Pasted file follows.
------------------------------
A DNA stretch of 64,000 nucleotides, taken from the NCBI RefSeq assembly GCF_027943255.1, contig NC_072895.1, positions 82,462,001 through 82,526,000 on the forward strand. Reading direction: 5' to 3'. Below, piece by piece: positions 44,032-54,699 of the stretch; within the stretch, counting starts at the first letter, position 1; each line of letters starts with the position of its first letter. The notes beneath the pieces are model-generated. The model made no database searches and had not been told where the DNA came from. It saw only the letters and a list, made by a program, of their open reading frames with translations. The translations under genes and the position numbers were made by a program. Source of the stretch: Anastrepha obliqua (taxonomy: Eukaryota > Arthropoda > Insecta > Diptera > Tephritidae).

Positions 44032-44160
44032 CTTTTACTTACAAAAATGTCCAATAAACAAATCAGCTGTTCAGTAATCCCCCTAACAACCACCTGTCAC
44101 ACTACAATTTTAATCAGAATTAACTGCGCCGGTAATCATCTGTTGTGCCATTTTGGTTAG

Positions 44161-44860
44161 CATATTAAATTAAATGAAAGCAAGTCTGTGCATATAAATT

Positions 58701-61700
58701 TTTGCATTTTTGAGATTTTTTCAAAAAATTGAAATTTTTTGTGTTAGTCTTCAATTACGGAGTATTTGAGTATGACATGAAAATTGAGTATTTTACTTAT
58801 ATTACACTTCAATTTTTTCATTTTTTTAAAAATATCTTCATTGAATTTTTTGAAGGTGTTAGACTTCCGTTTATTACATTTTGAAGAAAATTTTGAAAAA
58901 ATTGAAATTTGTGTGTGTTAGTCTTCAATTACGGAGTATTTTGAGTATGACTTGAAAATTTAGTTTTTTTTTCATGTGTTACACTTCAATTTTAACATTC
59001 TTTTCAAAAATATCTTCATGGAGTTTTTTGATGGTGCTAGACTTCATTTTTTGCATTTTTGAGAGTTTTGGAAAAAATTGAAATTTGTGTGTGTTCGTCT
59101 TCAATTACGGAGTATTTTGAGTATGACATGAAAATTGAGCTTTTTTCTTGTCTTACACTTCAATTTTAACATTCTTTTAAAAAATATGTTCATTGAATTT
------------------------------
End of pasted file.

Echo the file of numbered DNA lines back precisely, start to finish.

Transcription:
A DNA stretch of 64,000 nucleotides, taken from the NCBI RefSeq assembly GCF_027943255.1, contig NC_072895.1, positions 82,462,001 through 82,526,000 on the forward strand. Reading direction: 5' to 3'. Below, piece by piece: positions 44,032-54,699 of the stretch; within the stretch, counting starts at the first letter, position 1; each line of letters starts with the position of its first letter. The notes beneath the pieces are model-generated. The model made no database searches and had not been told where the DNA came from. It saw only the letters and a list, made by a program, of their open reading frames with translations. The translations under genes and the position numbers were made by a program. Source of the stretch: Anastrepha obliqua (taxonomy: Eukaryota > Arthropoda > Insecta > Diptera > Tephritidae).

Positions 44032-44160
44032 CTTTTACTTACAAAAATGTCCAATAAACAAATCAGCTGTTCAGTAATCCCCCTAACAACCACCTGTCAC
44101 ACTACAATTTTAATCAGAATTAACTGCGCCGGTAATCATCTGTTGTGCCATTTTGGTTAG

Positions 44161-44860
44161 CATATTAAATTAAATGAAAGCAAGTCTGTGCATATAAATT

Positions 58701-61700
58701 TTTGCATTTTTGAGATTTTTTCAAAAAATTGAAATTTTTTGTGTTAGTCTTCAATTACGGAGTATTTGAGTATGACATGAAAATTGAGTATTTTACTTAT
58801 ATTACACTTCAATTTTTTCATTTTTTTAAAAATATCTTCATTGAATTTTTTGAAGGTGTTAGACTTCCGTTTATTACATTTTGAAGAAAATTTTGAAAAA
58901 ATTGAAATTTGTGTGTGTTAGTCTTCAATTACGGAGTATTTTGAGTATGACTTGAAAATTTAGTTTTTTTTTCATGTGTTACACTTCAATTTTAACATTC
59001 TTTTCAAAAATATCTTCATGGAGTTTTTTGATGGTGCTAGACTTCATTTTTTGCATTTTTGAGAGTTTTGGAAAAAATTGAAATTTGTGTGTGTTCGTCT
59101 TCAATTACGGAGTATTTTGAGTATGACATGAAAATTGAGCTTTTTTCTTGTCTTACACTTCAATTTTAACATTCTTTTAAAAAATATGTTCATTGAATTT